GCHQ has released a report on password policy in an aim to “reduce workload on users, lesson the support burden on IT departments and combat the false sense of security that unnecessarily complex passwords can encourage”. We take a look at some of their top suggestions…
GCHQ claim that the increase in password use is mostly due to the surge of online services, including those provided by government and the wider public sector. This proliferation of password use, and increasingly complex password requirements, places an unrealistic demand on most users. As they claim, inevitably users will devise their own coping mechanisms to cope with ‘password overload’, which includes writing down passwords, re-using the same password across different systems, or using simple and predictable password creation strategies.
Attackers use a variety of techniques to discover passwords, which include: manual password guessing (using personal information such as date of birth, or pet names); intercepting passwords via emails and messages; ‘shoulder surfing’ (observing someone typing their password at their desk); installing keylogger software to intercept passwords when they are entered into a device; finding passwords which have been stored insecurely – to name but a few. The report, Password Guidance: Simplifying your approach, is free to download from gov.uk and makes seven key recommendations, among them:
1) The strongest passwords are made from four random words from the dictionary
Apparently, ‘marmoset-belgium-peanut-solstice’ would make a good password because it is easy to recall but difficult to guess.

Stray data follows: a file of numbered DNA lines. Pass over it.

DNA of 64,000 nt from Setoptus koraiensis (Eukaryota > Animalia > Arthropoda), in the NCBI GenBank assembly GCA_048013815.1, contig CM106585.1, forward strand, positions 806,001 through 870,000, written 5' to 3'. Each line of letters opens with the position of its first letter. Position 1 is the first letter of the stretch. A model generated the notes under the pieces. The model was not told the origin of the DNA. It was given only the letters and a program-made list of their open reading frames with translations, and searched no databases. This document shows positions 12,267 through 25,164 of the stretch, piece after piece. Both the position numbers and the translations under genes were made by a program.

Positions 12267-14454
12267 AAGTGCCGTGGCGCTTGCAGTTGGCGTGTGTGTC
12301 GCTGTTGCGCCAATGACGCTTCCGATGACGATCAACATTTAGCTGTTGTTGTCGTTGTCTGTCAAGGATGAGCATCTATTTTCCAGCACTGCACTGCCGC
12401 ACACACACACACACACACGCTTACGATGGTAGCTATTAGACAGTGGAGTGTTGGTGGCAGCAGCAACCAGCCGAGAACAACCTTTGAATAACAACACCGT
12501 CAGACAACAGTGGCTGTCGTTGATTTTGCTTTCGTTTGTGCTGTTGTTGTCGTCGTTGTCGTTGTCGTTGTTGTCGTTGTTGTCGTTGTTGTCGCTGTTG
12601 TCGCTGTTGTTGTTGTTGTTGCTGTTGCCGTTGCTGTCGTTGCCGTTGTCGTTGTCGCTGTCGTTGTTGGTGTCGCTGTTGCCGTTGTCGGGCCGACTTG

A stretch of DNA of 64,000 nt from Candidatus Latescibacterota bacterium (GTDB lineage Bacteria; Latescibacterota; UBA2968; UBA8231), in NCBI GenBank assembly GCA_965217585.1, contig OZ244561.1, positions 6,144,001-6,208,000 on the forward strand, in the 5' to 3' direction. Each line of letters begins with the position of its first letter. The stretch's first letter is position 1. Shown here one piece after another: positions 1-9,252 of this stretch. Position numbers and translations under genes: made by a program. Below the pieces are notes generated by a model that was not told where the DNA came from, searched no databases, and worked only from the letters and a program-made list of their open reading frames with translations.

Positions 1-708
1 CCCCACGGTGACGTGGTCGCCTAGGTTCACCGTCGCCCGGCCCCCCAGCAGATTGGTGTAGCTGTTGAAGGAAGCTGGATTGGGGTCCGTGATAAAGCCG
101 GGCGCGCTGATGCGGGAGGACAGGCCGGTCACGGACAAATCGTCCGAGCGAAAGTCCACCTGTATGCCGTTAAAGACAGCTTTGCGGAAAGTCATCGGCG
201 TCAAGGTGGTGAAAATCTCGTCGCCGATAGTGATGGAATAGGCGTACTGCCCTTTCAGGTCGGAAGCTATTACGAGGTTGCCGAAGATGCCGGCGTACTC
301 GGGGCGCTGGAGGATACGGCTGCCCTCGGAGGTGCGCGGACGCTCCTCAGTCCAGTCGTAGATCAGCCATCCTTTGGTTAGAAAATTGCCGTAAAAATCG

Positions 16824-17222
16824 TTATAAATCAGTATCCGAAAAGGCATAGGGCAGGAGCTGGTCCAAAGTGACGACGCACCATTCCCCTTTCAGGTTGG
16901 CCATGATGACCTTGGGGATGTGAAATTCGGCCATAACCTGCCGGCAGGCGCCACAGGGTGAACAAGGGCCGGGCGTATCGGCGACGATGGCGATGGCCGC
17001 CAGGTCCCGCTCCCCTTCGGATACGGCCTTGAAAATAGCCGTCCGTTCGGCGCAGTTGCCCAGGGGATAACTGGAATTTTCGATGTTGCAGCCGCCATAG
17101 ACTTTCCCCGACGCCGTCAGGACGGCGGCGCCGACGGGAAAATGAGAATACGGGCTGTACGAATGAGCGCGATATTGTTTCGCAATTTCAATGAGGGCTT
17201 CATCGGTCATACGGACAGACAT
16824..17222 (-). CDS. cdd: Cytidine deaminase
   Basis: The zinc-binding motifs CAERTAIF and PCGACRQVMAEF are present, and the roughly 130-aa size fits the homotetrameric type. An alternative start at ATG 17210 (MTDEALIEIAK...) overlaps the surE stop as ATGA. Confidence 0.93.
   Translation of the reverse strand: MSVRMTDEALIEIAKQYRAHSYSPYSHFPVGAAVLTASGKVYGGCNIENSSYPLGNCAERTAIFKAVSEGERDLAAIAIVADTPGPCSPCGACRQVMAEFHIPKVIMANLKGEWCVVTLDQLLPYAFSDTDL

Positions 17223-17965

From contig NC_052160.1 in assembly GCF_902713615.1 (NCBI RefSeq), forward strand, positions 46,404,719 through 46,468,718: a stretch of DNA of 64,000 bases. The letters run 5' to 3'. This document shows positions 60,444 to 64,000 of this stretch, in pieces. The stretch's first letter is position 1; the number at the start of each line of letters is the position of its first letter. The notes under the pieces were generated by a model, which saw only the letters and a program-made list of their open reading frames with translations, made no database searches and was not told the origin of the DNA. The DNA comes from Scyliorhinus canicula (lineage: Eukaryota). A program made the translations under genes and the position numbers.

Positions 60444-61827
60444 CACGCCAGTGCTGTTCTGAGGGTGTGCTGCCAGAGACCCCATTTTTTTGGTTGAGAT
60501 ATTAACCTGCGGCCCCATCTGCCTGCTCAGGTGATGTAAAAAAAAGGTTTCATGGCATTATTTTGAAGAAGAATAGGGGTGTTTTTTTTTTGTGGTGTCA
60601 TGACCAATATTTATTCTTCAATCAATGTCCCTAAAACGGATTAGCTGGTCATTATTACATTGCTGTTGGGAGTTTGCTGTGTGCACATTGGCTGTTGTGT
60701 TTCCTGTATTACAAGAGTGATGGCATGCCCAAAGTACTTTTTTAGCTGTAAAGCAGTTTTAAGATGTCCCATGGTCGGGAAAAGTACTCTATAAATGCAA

2) Ditch complex passwords
A Bletchley Park-style jumble of letters, numbers and special characters can be too demanding and counter-productive.
3) Use password managers
Despite noting that “like any piece of security software, they are not impregnable and are an attractive target”, password management software (or even secure cabinets) provides ‘sanctioned mechanism’ to “help users manage passwords”.
4) Implement “two-factor authentication” for all remote accounts
Staff with remote logins should have to pass higher levels of security, such as a “two-factor authentication” to prove their identity.
5) Never use the same password for home and work
Users should understand that work passwords exist to protect important assets; re-using passwords between work and home compromises this security.
6) Use account lockout, throttling or monitoring to help prevent brute force attacks
Account lockout (a user has a limited number of attempts to enter their password), throttling (a time delay between successive logins) and protective monitoring (detecting malicious behaviour) are all in the GCHQ report.
7) Change all default passwords before devices or software are deployed
Obvious, maybe, but a rule many companies still fail to obey.